Spectator on facebook

Spectator on facebook

Ambassadorial club

FOR a foreign diplomat Slovakia is a mixed blessing. On the positive side, one encounters a young and dynamic nation that is on the move politically as well as economically. Slovakia strikes one as a nation that has accomplished a large number of political objectives within a short period of time.

This week, the Indian Ambassador to Slovakia, M K Lokesh, connects with our readers as part of The Ambassadorial Club, a weekly column in which foreign diplomats are invited to share their experiences, both positive and negative, of Slovakia with The Slovak Spectator.

FOR a foreign diplomat Slovakia is a mixed blessing. On the positive side, one encounters a young and dynamic nation that is on the move politically as well as economically. Slovakia strikes one as a nation that has accomplished a large number of political objectives within a short period of time.

A diplomat who has spent the last few years in Slovakia has been witness to significant events, such as Slovakia becoming a member of NATO and the EU, as well as other European structures, crowned by its election to the United Nations Security Council.

Slovakia offers a beautiful feast for nature lovers with its vast expanse of rivers and mountains. Even the "broken down" castles in which the country abounds provide profound historical per-spective for anyone interested.

Given the size of the country, a diplomat from an Asian country such as India finds it relatively easy to run through the whole gamut of his country's relations with Slovakia. Being a new country, it is virgin territory for a diplomat to undertake new activities to promote his country.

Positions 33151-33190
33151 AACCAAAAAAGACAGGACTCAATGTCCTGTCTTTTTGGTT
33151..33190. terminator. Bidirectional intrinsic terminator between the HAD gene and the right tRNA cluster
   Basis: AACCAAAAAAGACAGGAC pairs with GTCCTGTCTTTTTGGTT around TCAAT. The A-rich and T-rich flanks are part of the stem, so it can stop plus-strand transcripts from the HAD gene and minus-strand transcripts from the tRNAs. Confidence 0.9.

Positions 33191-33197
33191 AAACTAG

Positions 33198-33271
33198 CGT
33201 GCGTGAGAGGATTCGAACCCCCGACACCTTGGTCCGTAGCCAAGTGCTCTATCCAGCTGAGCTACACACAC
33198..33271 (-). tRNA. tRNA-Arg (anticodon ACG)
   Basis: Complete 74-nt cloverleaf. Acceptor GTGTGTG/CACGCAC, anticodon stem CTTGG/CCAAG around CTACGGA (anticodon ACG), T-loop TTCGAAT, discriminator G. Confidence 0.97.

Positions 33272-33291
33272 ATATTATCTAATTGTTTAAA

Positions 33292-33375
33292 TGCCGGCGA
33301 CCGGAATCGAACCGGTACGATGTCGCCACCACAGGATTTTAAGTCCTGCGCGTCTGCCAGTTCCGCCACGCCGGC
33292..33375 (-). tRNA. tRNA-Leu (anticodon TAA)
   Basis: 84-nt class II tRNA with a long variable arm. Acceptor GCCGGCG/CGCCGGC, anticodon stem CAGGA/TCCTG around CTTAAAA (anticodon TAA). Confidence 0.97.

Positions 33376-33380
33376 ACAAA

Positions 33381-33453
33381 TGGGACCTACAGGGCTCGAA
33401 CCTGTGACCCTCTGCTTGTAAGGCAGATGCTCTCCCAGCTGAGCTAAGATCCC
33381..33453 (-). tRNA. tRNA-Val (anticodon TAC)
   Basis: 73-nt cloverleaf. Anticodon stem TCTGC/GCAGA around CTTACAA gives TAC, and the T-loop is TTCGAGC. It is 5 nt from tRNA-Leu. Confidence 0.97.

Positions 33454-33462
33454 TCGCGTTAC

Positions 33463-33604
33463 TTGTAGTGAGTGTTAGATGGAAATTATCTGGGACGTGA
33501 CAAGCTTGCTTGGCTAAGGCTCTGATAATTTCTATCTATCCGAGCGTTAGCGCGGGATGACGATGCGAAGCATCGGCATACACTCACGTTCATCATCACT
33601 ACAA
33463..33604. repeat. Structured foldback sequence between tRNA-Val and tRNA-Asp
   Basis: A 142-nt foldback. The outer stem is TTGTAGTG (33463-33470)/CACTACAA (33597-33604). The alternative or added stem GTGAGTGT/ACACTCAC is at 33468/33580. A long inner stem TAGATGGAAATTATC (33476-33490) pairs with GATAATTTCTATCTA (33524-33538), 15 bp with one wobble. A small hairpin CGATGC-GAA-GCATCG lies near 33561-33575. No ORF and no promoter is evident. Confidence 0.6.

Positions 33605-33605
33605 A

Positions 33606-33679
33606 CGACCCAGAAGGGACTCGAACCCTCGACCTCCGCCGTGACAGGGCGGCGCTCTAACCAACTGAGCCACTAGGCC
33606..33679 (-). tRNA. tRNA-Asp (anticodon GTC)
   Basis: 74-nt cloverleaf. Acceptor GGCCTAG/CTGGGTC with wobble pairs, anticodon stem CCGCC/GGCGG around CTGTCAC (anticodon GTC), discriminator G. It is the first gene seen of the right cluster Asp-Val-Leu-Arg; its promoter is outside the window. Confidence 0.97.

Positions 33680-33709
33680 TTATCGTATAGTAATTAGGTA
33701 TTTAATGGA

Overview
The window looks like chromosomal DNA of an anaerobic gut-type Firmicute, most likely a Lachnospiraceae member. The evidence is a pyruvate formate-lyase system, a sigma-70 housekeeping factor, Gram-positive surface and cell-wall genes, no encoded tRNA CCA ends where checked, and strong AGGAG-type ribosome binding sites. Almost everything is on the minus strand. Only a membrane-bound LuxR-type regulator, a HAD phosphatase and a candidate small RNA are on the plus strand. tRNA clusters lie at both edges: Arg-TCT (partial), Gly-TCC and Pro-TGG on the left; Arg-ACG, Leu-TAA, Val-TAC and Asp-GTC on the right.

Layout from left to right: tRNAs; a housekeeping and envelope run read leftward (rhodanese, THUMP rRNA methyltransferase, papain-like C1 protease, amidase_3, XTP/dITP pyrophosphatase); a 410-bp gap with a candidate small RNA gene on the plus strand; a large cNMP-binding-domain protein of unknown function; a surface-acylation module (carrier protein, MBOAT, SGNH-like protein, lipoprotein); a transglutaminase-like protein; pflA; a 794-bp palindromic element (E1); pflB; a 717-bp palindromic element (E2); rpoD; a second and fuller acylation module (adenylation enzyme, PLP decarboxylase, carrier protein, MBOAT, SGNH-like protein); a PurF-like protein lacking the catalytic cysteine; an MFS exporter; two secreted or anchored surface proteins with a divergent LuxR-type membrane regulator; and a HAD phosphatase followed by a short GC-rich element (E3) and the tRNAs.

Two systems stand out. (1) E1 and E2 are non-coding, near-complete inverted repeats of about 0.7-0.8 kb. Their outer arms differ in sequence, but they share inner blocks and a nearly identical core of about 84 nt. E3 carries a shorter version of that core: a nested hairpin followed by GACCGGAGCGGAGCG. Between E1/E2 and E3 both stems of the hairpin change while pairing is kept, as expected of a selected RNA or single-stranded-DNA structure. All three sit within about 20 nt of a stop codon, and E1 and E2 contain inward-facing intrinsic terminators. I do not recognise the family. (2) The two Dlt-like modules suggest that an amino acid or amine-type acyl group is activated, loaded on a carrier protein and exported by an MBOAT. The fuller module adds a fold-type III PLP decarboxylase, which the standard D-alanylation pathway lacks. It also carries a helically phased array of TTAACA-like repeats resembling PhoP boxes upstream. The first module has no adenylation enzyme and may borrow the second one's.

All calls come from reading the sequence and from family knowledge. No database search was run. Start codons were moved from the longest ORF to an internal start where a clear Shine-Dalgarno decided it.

On the flip side, for a diplomat who hails from a large country and who has served in some of the larger and more exciting places, Slovakia's lack of diversity makes it appear somewhat plain. For instance, a large number of main cities in Slovakia are accessed along the E75/E50 and a diplomat may end up traversing this road more than 100 times during his stint in the country.

Slovak people, while not unfriendly, seem a bit distant to foreigners, perhaps due to the language barrier. For an Indian diplomat who is normally witness to large and prosperous members of the Indian diaspora in most of his postings, Slovakia offers a gaping hole in this respect, complicating his social life!

In terms of tourism, places such as Prague and Budapest have been able to sell themselves more aggressively, whereas in Slovakia there is a need to improve infrastructure and service in the tourism sector - especially hotels. Therefore, one must confess that a diplomat has to look somewhere else if he has a large appetite for tourism. Fortunately, Bratislava is located within calling distance of some of Europe's touristic gems.

Slovakia is a charming country, but it is essential to master its Slavic language if one wants to enjoy life here fully!


- M K Lokesh, Ambassador of India in the Slovak Republic

Top stories

The art of baking Bratislava rolls Photo

Vienna has Sacher torte, Budapest has Somlói galuska and Bratislava has rolls

Ján Šimunek loves Bratislava rolls, especially those filled with poppy seed.

Sagan shows impressive core exercises Video

The three-time world champion will start the new season in a month's time in Australia.

Peter Sagan

Slovak cybersecurity firm participated in global operation to disrupt malware system

Eset monitored malware and its impact on users over several years

UN committee: Slovakia still discriminates against Roma

Government should adopt measures to remove discrimination and segregation of the minority.

Moldava nad Bodvou